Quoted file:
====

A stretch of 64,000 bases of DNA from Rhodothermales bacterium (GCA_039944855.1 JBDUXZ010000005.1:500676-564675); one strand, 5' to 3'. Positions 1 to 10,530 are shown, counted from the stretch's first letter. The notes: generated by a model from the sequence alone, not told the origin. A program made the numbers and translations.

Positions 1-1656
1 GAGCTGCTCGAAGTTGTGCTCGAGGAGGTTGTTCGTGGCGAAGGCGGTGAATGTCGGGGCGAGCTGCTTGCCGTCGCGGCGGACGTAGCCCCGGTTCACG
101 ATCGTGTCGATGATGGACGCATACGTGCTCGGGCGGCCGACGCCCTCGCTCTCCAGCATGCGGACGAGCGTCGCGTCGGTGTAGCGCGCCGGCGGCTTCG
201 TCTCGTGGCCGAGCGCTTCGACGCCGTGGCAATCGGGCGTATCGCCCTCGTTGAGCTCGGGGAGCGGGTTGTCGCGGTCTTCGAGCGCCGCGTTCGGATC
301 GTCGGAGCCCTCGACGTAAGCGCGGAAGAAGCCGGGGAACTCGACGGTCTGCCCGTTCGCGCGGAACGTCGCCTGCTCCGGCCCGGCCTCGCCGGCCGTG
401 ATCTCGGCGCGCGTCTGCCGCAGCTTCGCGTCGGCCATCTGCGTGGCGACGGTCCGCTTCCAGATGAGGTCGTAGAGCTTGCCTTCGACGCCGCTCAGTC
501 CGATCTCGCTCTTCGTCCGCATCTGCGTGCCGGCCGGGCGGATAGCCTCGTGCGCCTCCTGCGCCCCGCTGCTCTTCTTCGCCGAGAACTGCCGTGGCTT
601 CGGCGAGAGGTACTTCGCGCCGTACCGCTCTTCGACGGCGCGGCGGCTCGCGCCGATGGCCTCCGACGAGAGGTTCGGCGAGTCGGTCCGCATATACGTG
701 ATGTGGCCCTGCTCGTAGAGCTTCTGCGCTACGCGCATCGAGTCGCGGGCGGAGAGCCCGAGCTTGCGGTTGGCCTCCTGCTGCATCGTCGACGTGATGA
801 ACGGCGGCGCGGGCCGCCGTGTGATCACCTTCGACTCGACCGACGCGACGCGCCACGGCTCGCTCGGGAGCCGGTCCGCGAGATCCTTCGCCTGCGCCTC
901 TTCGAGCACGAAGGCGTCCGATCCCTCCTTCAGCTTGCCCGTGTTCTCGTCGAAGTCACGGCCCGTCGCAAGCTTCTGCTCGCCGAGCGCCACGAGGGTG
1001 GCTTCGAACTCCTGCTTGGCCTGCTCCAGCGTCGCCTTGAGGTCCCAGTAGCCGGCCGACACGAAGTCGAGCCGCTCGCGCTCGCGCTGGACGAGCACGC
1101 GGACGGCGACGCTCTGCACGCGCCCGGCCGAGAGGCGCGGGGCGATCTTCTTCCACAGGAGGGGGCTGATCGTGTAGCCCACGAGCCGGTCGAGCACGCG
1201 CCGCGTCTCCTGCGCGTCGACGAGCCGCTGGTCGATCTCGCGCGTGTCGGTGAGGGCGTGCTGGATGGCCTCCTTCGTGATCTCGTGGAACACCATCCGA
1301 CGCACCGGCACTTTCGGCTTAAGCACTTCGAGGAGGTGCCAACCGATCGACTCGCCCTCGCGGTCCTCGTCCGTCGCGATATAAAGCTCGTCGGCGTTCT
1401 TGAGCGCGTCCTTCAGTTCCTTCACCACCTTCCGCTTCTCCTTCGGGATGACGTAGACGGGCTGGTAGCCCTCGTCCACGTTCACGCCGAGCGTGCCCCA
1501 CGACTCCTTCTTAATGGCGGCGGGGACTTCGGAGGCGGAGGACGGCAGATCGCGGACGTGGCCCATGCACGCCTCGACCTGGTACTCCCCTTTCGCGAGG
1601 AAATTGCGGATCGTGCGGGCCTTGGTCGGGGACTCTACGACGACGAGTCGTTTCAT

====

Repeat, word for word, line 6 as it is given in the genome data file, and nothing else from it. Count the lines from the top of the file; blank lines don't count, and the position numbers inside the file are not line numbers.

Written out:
301 GTCGGAGCCCTCGACGTAAGCGCGGAAGAAGCCGGGGAACTCGACGGTCTGCCCGTTCGCGCGGAACGTCGCCTGCTCCGGCCCGGCCTCGCCGGCCGTG